At these same universities, the college presidents earn from $250,000 to a mere handful earning in the million dollar range. The average median pay in 2009 for 419 colleges and universities was $358,746, and Associate Professors and faculty earn an average of $50-$75,000 per year, and that’s at the bigger colleges and universities.
Using the magnificent principle, “Do unto others as you would have them do unto you,” as our guide, we’re forced to ask the simple question of the NCAA officials, and the sanctimonious university presidents who reap these humungous profits from the labor of these kids, “Why not treat them as fairly and as lucratively as you treat yourselves?”
Why not pay them?
You’re paying them now in a way that allows you to pay them unconscionable amount of money for the fruits you reap of their labor, why not openly and fairly compensate them for the millions of dollars of profits they generate for you and your university – for the incredibly dangerous labor you exploit to reap millions, labor that could, on any play, at any second, result in a severe concussion, spinal injury, or destroyed knee that could disable them for the rest of their life?
You’re paying them now in the hypocritically disguised form of a scholarship, which is real cash being given to them to come and work for your university, scholarships for football players, and basketball players that are far more lucrative and filled with perks than the scholarships you give to science students, music students, or medical students – if you give them at all.
Why is it more honorable, moral, ethical, or even honest to pay them in the phony way of so-called scholarships instead of paying them a fair amount, an amount commensurate with the profits they generate for you by the fruits of their life-risking labor?
What could possibly be wrong with paying every one of the 60 members of the football team room, board, books, tuition, and student fees, not just for now, but for as long as they wish to attend the university, even after their playing days are over, and they wish to improve their chance of making a decent living? In addition, pay each member who makes the squad at least $1,000 a month. How can that possibly be wrong in view of the humongous profits their labor produces for you and your university?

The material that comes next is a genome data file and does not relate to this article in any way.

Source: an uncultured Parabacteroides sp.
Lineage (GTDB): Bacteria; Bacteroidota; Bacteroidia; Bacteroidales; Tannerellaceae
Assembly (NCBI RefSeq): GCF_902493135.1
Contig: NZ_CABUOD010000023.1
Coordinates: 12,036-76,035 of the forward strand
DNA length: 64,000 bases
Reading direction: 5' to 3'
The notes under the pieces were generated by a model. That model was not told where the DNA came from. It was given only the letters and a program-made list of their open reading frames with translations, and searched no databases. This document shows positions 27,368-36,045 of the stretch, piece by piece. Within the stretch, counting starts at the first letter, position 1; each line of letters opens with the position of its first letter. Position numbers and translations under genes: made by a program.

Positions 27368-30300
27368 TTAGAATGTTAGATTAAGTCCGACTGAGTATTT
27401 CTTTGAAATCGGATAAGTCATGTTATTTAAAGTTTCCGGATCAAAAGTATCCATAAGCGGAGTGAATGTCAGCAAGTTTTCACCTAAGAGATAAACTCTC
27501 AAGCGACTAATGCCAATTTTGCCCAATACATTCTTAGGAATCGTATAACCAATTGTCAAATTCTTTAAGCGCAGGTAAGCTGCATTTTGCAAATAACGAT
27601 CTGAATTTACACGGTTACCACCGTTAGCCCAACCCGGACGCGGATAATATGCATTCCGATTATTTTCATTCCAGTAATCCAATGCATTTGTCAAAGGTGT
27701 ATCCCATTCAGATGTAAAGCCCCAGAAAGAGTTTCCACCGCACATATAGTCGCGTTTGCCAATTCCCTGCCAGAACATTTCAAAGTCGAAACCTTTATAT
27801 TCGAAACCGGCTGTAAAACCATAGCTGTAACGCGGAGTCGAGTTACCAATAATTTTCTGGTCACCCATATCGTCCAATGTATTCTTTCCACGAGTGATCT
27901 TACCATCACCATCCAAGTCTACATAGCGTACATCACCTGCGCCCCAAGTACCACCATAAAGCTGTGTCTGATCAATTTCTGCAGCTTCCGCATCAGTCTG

This is a pittance to pay for the hundreds of millions of dollars a major football or basketball program generates for the university. For small schools, it would be, at most, a million dollars a year. For large schools, with a full 60-man scholarship roster, it could be up to $2 million a year. Less than the amount of money generated by one home game. And in some cases, not even half the amount of money generated at a home game.
Sticking to the greatest moral principle ever known to man, “Do unto others as you would have them do unto you,” “Love your neighbor as thyself,” it’s time for university presidents and everyone involved in education everywhere to “do unto others” – student athletes – “as you would have them do unto you” – willingly and lovingly risk their lives to generate millions of dollars for you and the university or college they love.
Let’s get off the sanctimonious self-righteous attempt to indict Cam Newton when everyone involved in the university and every sports fan knows the real culprits are the NCAA and the university presidents who control it. Their sanctimonious pretense of shock at the still only alleged payment of this one grain of sand on an entire beach of presidential corruption, one snowflake in a raging blizzard of hypocrisy and lying by the NCAA and the university presidents has got to be exposed for what it is, and stopped once and for all. (Their sanctimonious, hypocritical shock and determination to “clean up this mess” has caused them to go to the astonishing length of calling in the FBI to investigate this absolute trivial and irrelevant incident.
(The FBI??? At a time when Al Quada is sending to synagogues time bombs into the United States on airplanes, these deceiving, two-faced presidents and officials of the NCAA asked the FBI to investigate an innocent kid, and possibly destroying his life for something that thousands and thousands of athletes all over this country are guilty of doing right now, and doing with the full knowledge and deliberate cathedral of lies and deceptions to continue to be able to savagely exploit these kids for their own and university’s profit.)
It’s time to pay these kids fairly, and put an end to the elaborate criminal subterfuge and pretense that college is not an extremely profitable farm system for the professionals, to put an end to the cathedral of deception and duplicity designed for the sole purpose of taking advantage and exploiting the labor of desperate, innocent kids, in many cases trying to crawl their way out of poverty and desperation, and restore the college athletic system to a meaningful integrity and clean stepping stone for young men and women to get an education, and more if their talent deserves it.
Pay the kids now.
Note: I had two six inch pins screwed into my broken shoulder the same day and date as Hall of Fame slugger, Ted Williams, had pins put in his shoulder. A week later, I was still in my sling, slowly and gently moving my hands in the sling just to wash my face, when Ted Williams went out and hit three for five in a Sunday game. In the press conference afterwards, he was asked how he could do that with these pins still sticking out of his shoulder. Ted said, “Well, it hurt!” I then realized that Ted Williams, as Joe DiMaggio said was the greatest striker of the baseball that ever lived, on that day he became, to me, the toughest baseball that ever lived.